It’s here where the film takes shape, balanced around Edith, Thomas and Lucille in their artfully dilapidated mansion. Del Toro works every creak and shadow of Allerdale Hall to haunting effect, using the building as a character of its own – all staggering staircases and gloomy atmospherics centred around a gaping hole in the ceiling that delicately sprinkles snow in a beam of light down to the floor. It’s a setting that he’s always excelled at, gothic undercurrents with plenty of darkness in every corner available for whatever horrors await. With her new husband and sister-in-law growing more suspicious with every day, Edith is again visited by ghastly spirits clawing their way out of the shadows to traumatize Edith at every turn. As the mansion’s secrets reveal themselves in the latter stages the apparitions fade to the background slightly, allowing the horrible revelations to provide the movie with its darkest moments.

The love story is handled remarkably well. The two leads have a solid chemistry together, and Hiddleston in particular does well to keep his character’s mysterious intentions from overshadowing his charm. He plays it like a genuine romantic lead, likeable and charismatic, only with clear secrets buried underneath. It’s a nice build-up to a second half that aims to terrify in the best del Toro fashion. The two leads are wonderful throughout and sell the twist brilliantly, while Jessica Chastain is utterly terrifying as Lucille. Where the film’s ghosts are frustratingly unrealistic, Chastain stares holes through the screen like some of the director’s best monsters. She is one of the world’s most versatile actresses, just as convincing as the elegantly unhinged Lady Lucille as she is in her Oscar nominated turn as the ditzy Celia Foote in The Help.

Unfortunately the rest of the movie is just never as scary as it aims to be. There are moments of greatness interspersed with missed opportunities. The biggest problem is one del Toro normally excels at – the ghosts that haunt Edith are visually disappointing, blurs of CGI that lack the terrifying reality of some of the director’s greatest creature creations and immediately destroy any tension built leading up to their reveal. Charlie Hunnam’s role as Edith’s childhood friend is also bizarrely unnecessary, a voice of reason in the beginning only to inexplicably return to no benefit later in the movie.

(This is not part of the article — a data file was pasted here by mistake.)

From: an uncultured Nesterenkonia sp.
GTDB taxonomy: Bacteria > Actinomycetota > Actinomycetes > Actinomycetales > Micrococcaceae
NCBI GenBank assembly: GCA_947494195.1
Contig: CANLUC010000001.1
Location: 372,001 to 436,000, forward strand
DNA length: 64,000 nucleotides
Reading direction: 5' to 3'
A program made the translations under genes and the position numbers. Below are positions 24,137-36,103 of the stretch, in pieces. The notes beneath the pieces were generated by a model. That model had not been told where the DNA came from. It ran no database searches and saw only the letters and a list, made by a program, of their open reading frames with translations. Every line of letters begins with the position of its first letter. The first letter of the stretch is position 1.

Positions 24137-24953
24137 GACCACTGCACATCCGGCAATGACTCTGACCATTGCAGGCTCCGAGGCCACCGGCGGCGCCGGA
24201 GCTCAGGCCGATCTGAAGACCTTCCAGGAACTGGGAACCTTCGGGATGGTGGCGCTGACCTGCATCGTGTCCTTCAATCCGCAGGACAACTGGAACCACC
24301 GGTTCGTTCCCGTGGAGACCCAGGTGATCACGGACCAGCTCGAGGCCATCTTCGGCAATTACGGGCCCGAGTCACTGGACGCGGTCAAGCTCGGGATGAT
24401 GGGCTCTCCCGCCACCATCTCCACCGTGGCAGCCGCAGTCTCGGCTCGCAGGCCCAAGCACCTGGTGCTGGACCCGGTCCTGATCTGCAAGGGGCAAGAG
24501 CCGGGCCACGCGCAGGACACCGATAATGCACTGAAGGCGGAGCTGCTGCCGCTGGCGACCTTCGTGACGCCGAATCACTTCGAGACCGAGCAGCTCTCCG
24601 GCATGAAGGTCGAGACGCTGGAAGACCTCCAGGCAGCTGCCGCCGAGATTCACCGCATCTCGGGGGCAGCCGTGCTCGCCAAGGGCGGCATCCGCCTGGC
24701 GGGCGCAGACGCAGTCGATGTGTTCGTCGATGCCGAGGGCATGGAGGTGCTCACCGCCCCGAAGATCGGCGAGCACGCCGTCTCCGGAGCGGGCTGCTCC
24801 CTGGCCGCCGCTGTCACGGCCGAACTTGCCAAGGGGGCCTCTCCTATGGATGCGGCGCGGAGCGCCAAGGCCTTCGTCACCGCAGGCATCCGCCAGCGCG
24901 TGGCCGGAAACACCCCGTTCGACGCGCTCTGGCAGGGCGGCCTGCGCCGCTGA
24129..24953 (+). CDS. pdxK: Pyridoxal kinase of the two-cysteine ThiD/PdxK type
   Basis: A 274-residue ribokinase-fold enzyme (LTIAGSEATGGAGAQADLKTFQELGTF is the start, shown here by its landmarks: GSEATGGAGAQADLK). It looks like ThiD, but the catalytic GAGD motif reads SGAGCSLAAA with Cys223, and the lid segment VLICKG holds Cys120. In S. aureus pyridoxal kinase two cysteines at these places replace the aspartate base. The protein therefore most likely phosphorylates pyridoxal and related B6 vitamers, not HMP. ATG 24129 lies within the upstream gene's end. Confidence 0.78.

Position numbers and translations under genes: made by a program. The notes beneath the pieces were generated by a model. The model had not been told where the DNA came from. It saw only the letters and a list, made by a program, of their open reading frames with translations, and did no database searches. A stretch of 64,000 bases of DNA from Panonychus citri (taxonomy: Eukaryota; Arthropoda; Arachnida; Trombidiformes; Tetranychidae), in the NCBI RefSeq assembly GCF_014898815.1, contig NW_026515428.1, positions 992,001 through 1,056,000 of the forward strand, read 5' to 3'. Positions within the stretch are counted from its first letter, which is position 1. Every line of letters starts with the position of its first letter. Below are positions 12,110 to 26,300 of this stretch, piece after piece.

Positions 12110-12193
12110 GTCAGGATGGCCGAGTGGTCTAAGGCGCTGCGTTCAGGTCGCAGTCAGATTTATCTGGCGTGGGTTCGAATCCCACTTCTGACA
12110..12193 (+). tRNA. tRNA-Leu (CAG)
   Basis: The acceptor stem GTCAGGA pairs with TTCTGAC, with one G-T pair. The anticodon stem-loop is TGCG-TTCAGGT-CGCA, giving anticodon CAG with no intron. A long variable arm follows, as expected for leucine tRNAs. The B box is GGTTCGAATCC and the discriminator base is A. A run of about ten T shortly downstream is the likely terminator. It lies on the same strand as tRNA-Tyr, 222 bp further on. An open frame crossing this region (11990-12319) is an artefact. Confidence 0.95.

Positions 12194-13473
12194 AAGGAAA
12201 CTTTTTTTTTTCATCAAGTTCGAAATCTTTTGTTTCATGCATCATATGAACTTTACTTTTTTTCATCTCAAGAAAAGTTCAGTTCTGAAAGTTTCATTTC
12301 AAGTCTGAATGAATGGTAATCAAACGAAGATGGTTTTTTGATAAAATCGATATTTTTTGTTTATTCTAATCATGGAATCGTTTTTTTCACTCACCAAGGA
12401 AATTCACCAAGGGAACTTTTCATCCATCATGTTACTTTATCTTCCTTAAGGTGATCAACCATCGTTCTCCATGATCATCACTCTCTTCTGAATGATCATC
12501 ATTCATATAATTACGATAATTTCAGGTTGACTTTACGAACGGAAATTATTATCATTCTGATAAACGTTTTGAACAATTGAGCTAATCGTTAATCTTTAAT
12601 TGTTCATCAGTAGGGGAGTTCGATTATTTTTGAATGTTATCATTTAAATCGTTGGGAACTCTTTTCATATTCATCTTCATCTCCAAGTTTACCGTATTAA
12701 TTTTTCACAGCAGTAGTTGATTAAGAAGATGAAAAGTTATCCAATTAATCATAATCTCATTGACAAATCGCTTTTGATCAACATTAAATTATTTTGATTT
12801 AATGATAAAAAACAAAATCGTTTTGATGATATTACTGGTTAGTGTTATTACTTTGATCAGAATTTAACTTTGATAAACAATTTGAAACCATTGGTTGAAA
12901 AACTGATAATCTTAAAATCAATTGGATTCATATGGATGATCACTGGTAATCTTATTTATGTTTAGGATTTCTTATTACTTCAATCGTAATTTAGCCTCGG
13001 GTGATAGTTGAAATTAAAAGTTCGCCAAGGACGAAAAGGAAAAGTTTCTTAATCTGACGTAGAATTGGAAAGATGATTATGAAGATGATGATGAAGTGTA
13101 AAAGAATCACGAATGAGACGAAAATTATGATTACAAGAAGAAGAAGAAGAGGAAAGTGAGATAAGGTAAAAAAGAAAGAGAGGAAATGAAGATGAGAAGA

In avoiding the practical special effects he has become known for, he almost wastes the breathtaking possibilities of the mansion itself. As soon as it appears Allerdale Hall is immediately a setting that serves as the quintessential del Toro playground, a chance for him to flourish in ways he hasn’t for almost a decade. For the most part he succeeds – this is a beautifully crafted film, and maintains a suitably creepy vibe throughout – it just doesn’t come close to the bar he set with Pan’s Labyrinth. The expectations on del Toro are higher than usual, and deservedly so. He is one of the few genuine visionaries in film, and with Cuarón and Iñárritu continuing to define their cinematic legacies with every new achievement, it’s on del Toro now to create another classic, something that might tilt his resume closer to greatness. As his best work in a decade though, Crimson Peak is certainly a step in the right direction.3 Stars